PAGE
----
This would appear to hearken back to a time when newspapers gleefully published photos of gangster related crime. The bread and butter shots were of those gangsters who themselves were on the receiving end of several automatic rifles. In fact, the gorier the shot, the better it sold. Capitalism at its finest, I suppose. By the time I was growing up, however, the media had implemented a different code. Whether by compulsory or self-inflicted means (I'm no historian on this topic, so I'm not sure) the media had scruples against showing dead bodies in their reports. The closest we ever came to seeing a dead body was when it was completely covered by a blanket while being loaded in the Coroner's van. Crime scenes were verboten unless the body were removed, so that all we ever saw was the chalk outline.
These images - tame though they are by today's standards - were plenty powerful to an impressionable young mind such as mine. I had no need (or, truly, desire) to see an actual body to appreciate the horror associated with whatever shortened that individual's life.
Our consciences have become seared, however, over time. More and more we have become so desensitized to death and destruction, that we (the generic "we") now crave ever more graphic depictions of the violence that surrounds us every day. And the media are the baying hounds who can't wait to unleash that horror into our living rooms.
Two statements stand out in CNN's report of this issue:
CNN's brief argued, "It is not the place of government to replace its own internal judgment for that of a free and independent media."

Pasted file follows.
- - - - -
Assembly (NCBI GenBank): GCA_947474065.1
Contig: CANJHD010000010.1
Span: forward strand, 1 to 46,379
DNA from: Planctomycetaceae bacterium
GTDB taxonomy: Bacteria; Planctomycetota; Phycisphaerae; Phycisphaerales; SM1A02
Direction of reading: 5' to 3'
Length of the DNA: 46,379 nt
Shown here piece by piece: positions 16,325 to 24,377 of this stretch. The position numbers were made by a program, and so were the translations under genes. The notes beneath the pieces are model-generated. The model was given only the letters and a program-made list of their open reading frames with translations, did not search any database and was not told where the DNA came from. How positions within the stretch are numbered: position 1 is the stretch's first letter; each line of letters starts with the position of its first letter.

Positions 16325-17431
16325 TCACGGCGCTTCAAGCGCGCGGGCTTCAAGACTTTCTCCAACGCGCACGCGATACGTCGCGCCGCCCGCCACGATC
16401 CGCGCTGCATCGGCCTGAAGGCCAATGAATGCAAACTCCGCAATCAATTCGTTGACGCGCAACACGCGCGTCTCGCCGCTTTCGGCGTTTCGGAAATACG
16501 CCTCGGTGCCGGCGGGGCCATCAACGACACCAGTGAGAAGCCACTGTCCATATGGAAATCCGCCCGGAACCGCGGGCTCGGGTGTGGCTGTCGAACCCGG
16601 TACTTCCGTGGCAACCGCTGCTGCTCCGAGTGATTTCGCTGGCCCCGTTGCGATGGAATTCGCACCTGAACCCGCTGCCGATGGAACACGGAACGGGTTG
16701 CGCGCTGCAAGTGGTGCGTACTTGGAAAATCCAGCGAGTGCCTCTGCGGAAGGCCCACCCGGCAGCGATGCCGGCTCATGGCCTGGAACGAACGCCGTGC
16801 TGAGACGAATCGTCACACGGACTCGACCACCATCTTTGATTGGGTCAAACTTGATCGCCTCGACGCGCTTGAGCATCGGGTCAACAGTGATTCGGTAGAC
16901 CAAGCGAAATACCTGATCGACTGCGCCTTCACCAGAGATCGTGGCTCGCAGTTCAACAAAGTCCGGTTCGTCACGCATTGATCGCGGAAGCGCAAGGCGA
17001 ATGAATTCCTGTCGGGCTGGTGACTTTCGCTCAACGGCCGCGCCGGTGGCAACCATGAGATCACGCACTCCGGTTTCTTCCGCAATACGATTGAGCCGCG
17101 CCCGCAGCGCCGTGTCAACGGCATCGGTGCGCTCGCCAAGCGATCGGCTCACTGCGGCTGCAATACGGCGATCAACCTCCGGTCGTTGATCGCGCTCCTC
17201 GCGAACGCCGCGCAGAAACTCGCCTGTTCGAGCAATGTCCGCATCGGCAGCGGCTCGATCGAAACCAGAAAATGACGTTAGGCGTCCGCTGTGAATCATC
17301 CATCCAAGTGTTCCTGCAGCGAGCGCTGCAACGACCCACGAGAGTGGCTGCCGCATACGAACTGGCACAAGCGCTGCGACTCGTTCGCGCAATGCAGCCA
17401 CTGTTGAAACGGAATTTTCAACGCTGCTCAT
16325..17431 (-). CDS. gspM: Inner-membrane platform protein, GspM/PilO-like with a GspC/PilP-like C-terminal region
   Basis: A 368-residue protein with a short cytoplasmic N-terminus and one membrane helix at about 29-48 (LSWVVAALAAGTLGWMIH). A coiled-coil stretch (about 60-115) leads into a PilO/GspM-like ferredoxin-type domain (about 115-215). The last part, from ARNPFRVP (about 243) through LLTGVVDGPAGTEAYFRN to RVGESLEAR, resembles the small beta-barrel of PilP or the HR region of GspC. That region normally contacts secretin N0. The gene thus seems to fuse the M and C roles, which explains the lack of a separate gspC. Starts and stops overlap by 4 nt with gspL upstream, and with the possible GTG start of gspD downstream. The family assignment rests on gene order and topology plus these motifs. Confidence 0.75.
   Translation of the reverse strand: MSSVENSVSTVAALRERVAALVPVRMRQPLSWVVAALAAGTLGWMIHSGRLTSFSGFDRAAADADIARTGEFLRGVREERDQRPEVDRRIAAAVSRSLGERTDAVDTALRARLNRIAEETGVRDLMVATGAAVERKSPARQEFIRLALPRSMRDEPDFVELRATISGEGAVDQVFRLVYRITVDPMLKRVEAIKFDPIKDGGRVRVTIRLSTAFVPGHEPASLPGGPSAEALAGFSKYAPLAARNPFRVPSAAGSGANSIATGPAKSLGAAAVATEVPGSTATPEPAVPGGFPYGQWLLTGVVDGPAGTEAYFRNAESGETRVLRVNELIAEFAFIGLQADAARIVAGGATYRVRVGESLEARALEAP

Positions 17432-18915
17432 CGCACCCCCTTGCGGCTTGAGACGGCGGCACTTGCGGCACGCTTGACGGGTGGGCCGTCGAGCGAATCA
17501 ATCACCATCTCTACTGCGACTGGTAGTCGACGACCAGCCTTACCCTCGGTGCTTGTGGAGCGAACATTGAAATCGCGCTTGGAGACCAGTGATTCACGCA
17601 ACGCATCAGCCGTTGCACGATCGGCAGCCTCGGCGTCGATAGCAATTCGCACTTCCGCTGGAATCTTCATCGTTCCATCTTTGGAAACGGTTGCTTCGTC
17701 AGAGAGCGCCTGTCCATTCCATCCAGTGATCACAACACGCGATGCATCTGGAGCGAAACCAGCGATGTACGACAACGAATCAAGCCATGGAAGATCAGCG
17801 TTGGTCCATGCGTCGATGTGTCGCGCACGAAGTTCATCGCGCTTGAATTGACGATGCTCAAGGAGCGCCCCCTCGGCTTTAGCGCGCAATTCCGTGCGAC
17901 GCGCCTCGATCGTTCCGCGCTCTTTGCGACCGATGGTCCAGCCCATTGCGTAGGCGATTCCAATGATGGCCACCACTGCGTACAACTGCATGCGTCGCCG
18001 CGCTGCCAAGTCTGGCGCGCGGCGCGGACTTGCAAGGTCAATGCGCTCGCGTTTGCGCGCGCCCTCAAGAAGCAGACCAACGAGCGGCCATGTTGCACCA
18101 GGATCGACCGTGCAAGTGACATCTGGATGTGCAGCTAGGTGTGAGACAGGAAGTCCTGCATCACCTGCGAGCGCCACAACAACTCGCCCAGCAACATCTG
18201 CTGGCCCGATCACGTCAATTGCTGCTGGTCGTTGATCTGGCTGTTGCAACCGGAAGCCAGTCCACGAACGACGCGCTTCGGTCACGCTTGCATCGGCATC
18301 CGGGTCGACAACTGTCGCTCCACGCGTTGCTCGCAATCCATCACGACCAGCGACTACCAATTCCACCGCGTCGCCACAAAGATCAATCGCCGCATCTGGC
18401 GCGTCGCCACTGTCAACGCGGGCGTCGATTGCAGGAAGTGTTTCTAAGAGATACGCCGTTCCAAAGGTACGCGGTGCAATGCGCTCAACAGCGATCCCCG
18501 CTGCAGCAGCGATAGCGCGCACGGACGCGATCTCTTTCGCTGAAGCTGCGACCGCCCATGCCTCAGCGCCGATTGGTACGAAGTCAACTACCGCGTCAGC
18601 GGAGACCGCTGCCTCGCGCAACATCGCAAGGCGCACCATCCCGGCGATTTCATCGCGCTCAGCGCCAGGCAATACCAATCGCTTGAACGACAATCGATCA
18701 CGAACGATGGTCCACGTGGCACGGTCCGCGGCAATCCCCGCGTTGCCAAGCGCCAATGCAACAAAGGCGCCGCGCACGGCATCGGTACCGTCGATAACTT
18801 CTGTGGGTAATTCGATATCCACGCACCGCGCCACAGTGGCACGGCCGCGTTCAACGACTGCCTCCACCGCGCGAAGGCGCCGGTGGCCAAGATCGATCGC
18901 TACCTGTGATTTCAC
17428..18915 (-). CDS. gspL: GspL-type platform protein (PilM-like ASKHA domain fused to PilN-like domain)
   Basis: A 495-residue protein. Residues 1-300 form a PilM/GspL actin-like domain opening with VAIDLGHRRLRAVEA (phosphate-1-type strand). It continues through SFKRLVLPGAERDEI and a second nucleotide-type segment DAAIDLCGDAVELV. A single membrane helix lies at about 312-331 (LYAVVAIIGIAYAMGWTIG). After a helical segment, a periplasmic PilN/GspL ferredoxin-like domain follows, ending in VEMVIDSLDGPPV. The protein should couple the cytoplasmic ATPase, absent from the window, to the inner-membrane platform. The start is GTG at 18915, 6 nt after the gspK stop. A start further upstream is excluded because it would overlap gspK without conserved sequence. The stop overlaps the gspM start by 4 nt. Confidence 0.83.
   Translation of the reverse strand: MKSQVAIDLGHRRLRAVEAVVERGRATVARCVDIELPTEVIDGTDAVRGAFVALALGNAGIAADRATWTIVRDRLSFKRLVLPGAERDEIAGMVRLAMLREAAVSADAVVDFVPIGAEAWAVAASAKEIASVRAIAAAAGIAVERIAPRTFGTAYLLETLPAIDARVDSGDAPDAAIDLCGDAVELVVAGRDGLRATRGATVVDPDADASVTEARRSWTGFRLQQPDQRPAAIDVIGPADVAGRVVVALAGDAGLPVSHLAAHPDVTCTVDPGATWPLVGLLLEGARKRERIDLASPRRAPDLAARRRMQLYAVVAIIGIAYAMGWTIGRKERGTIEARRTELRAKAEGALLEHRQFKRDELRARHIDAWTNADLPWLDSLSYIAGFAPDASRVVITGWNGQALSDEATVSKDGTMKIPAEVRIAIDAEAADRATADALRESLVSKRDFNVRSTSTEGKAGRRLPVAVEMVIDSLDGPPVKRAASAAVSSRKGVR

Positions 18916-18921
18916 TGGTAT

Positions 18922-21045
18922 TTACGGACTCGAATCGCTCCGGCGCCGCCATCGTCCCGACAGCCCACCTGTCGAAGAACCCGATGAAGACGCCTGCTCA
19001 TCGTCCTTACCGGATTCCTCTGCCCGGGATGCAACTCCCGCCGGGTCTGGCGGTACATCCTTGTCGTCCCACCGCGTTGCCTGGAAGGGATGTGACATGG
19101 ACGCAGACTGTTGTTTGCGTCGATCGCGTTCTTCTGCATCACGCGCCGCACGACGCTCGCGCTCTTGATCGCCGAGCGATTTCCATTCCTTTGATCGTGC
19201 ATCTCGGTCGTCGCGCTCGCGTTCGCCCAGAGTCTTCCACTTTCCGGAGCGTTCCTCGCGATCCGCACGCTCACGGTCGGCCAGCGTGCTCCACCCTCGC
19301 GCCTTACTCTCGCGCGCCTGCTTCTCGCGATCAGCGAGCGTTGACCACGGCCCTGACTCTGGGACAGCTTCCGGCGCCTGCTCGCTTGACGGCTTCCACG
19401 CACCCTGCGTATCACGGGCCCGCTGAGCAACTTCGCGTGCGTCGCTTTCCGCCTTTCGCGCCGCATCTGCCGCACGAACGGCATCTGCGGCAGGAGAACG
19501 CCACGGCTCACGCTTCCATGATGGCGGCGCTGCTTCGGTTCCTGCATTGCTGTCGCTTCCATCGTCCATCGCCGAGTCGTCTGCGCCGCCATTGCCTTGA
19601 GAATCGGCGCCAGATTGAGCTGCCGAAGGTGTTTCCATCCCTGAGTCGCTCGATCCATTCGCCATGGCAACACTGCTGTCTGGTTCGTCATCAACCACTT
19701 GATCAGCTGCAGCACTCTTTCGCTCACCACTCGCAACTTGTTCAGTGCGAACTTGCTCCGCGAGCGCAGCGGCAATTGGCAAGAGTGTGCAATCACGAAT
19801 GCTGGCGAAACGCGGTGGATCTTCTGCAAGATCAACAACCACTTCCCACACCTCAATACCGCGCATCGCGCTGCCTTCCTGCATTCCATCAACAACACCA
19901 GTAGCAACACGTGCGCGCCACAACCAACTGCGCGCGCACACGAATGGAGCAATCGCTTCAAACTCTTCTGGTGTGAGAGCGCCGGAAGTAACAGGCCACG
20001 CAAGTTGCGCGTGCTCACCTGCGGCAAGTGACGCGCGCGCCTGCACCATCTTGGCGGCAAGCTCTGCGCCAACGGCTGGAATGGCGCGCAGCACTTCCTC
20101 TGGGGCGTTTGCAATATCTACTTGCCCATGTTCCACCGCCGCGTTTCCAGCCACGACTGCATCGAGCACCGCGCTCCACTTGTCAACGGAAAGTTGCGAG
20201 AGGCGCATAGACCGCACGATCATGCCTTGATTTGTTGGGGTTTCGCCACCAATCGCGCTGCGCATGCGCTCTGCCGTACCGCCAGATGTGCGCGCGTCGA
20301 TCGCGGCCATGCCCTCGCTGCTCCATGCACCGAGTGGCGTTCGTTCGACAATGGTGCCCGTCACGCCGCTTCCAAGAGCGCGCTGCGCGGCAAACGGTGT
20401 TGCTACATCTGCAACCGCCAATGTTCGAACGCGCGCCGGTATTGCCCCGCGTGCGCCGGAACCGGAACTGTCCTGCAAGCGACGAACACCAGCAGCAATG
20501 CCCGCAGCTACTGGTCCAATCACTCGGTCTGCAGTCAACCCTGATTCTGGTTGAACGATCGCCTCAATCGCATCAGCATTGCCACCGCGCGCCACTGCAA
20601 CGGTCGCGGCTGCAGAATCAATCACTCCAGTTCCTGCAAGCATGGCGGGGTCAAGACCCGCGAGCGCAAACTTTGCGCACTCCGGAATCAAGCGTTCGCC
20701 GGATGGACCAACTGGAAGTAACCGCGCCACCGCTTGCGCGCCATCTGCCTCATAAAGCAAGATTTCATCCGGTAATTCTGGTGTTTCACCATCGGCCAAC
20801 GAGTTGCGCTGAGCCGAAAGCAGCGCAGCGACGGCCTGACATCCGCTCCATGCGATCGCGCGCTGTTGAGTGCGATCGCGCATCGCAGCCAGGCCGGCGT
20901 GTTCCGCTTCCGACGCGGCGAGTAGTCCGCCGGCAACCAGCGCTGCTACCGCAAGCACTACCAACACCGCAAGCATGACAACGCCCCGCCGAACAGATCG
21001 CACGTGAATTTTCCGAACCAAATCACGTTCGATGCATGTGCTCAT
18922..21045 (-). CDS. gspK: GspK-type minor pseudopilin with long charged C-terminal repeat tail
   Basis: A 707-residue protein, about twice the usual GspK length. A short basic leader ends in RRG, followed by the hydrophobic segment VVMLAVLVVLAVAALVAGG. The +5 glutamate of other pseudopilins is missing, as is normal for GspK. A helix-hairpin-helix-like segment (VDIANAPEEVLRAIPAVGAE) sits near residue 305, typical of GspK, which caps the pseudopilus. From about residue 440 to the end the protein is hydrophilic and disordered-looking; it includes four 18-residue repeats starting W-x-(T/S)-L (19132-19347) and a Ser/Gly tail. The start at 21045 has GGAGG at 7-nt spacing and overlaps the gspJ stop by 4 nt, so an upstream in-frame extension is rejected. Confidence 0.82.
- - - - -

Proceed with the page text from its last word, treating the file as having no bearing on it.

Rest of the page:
Perhaps not. But is my right and obligation to exercise discretion as to which media I use to glean my information. That's what free market truly represents, and, I notice, CNN's share is dropping.
Because of controversy about how FEMA and other agencies handled the disaster response, CNN lawyers argued, "it is even more vitally important for the public, Congress and the administration to have an independent view of the conduct of this important phase of the operation."
Or, stated more truthfully, it is vitally important that the news-consuming public have CNN's opinion of the conduct of this important phase of the operation.
I have said it before and I will say it again. What once represented the noble cause of reporting events as they occur has now devolved into a need to shape American political ideology and public opinion using the liberal religion of zero personal accountability.
Is there culpability to be impugned over the fiasco that was Katrina? You bet. Let's start with the media, and work our way up from there.
You certainly can't work any lower.